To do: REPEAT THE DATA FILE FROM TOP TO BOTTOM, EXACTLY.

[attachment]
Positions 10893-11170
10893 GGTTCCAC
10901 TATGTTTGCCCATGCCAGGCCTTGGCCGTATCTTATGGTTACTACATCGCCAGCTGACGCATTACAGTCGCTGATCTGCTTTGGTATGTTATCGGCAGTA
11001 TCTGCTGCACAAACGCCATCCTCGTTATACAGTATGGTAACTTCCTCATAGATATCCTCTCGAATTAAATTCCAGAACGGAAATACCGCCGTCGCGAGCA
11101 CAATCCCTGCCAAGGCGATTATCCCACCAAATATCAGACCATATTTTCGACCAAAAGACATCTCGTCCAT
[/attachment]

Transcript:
Positions 10893-11170
10893 GGTTCCAC
10901 TATGTTTGCCCATGCCAGGCCTTGGCCGTATCTTATGGTTACTACATCGCCAGCTGACGCATTACAGTCGCTGATCTGCTTTGGTATGTTATCGGCAGTA
11001 TCTGCTGCACAAACGCCATCCTCGTTATACAGTATGGTAACTTCCTCATAGATATCCTCTCGAATTAAATTCCAGAACGGAAATACCGCCGTCGCGAGCA
11101 CAATCCCTGCCAAGGCGATTATCCCACCAAATATCAGACCATATTTTCGACCAAAAGACATCTCGTCCAT